On Tuesday night, the St. Louis Cardinals defeated the rival Cubs 5-3. In the process, Paul DeJong went 1-5 with a home run and four strikeouts, raising his wRC+ from 115 to 120 and his strikeout rate from 41.0% to 43.9%. A 120 wRC+ is very good; striking out nearly half the time is very bad.
As has been well documented, I have serious concerns regarding DeJong’s ability to sustain even average value at the plate. Given his propensity to strike out and aversion to taking walks, I see a guy who likely settles in as an 85 to 95 wRC+ hitter. If he’s an above average defender at short, maybe that’s fine. Today, however, I’m more interested in this:
In the graph above, I plotted the change in hitters “pulled fly ball %” (FB Pull%; min. 10 fly balls in 2018 and 60 in 2017) against their change in contact rate (Contact%). There’s no relationship between these two metrics, at least not as they are presented here. But Paul DeJong stands out. Through April 17th, he owns the third biggest increase in FB Pull%. Through April 17th, he owns the second biggest decrease in Contact%. He’s way out there on his own, and no one else is close.
Generally, hitters seeking to do more damage with their contact try to pull more of their fly balls. Pulled fly balls are the most valuable type of contact and if a hitter can increase his FB Pull% while keeping the rest of his offensive profile relatively stable, he’s very likely to improve. Brian Dozier broke out in 2014 by driving more of his fly balls to the pull-side. Yadier Molina has reinvigorated himself at the plate by doing the same. Mookie Betts is pulling almost all his fly balls on his way to becoming Baseball's Best Hitter. It appears that, despite a successful rookie campaign, Paul DeJong is attempting to follow in their footsteps.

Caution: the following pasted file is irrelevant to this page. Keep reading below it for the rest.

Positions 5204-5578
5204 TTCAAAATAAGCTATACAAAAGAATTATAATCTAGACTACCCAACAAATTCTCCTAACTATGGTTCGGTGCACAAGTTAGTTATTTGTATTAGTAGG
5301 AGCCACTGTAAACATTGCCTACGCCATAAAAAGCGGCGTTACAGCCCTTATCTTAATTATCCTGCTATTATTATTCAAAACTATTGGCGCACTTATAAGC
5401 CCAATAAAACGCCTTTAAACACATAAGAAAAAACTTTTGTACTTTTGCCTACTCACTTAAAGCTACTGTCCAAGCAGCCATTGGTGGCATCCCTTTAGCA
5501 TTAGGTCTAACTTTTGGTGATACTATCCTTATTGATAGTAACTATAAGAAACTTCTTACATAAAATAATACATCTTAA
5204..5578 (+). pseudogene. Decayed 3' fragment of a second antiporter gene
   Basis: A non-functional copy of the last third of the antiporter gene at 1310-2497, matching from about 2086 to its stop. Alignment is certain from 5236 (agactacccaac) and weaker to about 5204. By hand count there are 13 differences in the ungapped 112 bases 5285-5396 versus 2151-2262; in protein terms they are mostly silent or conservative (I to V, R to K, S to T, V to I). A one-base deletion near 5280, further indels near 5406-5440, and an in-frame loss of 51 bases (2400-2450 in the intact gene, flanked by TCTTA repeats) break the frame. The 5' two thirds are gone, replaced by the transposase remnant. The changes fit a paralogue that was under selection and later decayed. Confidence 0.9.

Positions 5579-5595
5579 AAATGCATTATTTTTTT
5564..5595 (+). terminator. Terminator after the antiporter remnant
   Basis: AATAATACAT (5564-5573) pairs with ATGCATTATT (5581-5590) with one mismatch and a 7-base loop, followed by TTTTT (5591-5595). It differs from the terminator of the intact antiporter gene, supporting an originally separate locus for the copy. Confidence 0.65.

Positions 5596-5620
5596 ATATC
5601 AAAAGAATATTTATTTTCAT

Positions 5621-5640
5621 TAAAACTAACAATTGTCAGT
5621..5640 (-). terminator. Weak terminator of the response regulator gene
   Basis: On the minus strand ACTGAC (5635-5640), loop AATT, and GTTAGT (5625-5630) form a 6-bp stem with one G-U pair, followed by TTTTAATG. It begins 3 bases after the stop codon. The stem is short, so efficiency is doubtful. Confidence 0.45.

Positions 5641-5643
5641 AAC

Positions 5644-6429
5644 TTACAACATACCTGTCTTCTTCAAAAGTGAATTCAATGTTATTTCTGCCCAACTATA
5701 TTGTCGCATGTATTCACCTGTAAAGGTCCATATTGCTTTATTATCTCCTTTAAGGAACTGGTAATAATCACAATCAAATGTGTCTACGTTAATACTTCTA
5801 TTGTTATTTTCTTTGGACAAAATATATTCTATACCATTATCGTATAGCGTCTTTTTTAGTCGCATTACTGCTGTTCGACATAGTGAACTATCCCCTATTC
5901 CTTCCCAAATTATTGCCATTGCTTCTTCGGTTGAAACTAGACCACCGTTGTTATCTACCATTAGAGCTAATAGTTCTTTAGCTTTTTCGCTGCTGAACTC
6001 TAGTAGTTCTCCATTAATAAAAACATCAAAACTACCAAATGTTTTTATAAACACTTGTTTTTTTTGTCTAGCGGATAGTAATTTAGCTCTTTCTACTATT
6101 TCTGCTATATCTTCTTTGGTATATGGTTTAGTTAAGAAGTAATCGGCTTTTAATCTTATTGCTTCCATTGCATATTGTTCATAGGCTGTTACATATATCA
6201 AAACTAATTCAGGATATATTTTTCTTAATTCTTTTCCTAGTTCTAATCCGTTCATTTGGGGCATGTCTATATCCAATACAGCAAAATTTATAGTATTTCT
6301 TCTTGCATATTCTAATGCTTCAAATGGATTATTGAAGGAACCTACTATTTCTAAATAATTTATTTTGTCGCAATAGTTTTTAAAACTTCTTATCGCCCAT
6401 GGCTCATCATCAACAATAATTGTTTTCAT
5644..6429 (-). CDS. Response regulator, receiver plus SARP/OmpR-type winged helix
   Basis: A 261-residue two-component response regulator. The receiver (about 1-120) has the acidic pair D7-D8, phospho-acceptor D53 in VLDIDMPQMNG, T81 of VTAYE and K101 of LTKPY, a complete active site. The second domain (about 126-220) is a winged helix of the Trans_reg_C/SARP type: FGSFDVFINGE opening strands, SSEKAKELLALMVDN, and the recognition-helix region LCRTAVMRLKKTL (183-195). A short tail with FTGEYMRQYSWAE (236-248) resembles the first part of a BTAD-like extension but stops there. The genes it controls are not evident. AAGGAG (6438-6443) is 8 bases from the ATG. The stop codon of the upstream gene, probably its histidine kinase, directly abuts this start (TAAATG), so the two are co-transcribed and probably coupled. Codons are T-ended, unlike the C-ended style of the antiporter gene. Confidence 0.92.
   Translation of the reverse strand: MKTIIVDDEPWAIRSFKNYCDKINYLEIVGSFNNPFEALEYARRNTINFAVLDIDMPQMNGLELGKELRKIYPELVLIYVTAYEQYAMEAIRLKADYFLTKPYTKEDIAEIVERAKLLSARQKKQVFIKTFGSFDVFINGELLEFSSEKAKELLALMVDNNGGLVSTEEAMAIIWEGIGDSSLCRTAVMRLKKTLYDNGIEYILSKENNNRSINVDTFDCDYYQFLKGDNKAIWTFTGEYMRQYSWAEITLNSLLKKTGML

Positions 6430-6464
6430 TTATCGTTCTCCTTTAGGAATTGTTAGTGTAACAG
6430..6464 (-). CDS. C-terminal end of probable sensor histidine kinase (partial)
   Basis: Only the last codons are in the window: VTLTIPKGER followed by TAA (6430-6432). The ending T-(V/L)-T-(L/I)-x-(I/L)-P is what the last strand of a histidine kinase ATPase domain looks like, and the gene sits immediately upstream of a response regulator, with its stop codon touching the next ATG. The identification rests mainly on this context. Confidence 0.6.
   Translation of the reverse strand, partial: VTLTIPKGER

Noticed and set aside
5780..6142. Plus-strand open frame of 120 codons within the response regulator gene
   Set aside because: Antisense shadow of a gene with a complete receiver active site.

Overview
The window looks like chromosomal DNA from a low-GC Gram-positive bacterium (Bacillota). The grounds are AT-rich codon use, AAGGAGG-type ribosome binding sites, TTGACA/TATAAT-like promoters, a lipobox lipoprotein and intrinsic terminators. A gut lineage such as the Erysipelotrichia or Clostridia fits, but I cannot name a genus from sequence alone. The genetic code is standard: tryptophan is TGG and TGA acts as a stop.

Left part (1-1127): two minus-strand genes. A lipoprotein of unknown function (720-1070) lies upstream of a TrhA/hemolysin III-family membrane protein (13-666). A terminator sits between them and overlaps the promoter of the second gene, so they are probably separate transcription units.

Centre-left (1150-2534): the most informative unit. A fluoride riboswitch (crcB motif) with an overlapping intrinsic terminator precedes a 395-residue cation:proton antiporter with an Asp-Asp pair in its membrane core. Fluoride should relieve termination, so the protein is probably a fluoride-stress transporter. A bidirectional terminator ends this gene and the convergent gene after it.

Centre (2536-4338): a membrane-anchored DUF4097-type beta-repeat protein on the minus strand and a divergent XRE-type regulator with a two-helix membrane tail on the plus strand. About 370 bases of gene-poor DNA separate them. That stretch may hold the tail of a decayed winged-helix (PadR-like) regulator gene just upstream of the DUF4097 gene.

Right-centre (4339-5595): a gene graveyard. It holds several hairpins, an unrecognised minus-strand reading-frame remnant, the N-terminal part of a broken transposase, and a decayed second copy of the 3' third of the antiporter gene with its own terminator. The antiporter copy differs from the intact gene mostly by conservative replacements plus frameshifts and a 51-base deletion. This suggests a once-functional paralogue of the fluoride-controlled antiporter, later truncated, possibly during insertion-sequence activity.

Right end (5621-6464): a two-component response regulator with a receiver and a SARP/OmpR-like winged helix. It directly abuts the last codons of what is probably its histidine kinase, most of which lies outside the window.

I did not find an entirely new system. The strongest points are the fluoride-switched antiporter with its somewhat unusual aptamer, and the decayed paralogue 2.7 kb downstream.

Unfortunately, DeJong has so far been unable to make contact at a dignified level with this approach. His Contact% has tanked from a respectable 74.2% in 2017 to a dismal 56.4% in 2018. His Contact% is the lowest among qualified hitters this year, and since 2002 no qualified hitter has completed a season with a contact rate below 59%. Paul DeJong’s current whiff rate is historic. Thus, while his contact quality has improved over 2017, his expected value at the plate has deteriorated. DeJong is seeking better contact at the expense of more whiffs, and so far it isn’t really working.
If DeJong is trying to implement a new approach, it’s a near certainty that pitchers will catch on and find holes to attack. In fact, it’s possible that they already have:
The heatmap shows DeJong’s whiffs so far in 2018 and the dots represent all the balls thrown to DeJong by Cubs pitchers on Tuesday. They overlap almost completely – the book on DeJong is already out. It’s clear that DeJong needs to make another adjustment. Hopefully his ability to do damage on-contact buys him the time.